This Brookline Village storefront, in one of the town’s oldest commercial spaces, has been home to many businesses since it first opened in the 1870s. Charles E. Schmalz’s barber shop had the longest tenure, from 1897 to 1943. Another long-term occupant of the space was the municipal credit union, serving town employees, in the 1940s and ‘50s. Since 1995, the space has been the location of a series of Japanese restaurants, including Yokohama, Migaku Noodle House, and the current tenant, Sapporo Ramen.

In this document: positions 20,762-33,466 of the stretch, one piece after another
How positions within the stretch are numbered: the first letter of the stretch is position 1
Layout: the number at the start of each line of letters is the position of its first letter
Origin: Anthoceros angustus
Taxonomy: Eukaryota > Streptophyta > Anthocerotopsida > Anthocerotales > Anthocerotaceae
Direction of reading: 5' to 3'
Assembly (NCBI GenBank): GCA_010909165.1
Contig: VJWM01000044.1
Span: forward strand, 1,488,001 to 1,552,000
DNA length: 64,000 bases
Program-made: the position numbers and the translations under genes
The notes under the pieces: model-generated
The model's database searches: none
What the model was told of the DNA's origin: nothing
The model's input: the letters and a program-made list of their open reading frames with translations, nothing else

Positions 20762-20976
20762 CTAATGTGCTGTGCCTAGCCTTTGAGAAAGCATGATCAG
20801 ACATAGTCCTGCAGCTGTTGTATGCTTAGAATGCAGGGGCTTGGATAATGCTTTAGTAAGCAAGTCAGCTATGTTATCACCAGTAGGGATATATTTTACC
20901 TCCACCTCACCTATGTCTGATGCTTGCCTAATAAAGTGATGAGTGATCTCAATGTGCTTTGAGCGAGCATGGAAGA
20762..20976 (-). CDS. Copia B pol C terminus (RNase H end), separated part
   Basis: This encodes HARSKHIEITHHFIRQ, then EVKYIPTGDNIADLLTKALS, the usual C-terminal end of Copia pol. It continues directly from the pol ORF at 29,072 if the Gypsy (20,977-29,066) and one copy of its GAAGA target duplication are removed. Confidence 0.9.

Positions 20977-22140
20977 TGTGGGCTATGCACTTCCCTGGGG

The building, 236-242 Washington Street at the corner of Davis Avenue, was constructed by Scottish immigrant John Panter who named it the St. Andrew Building after Scotland’s patron saint. It was built with and still has stores on the ground floor with three stories of apartments above. Panter was responsible for many of the brick commercial and residential buildings of the 1870s and 1880s that still stand in Brookline Village today.
Ken Liss is the president of the Brookline Historical Society.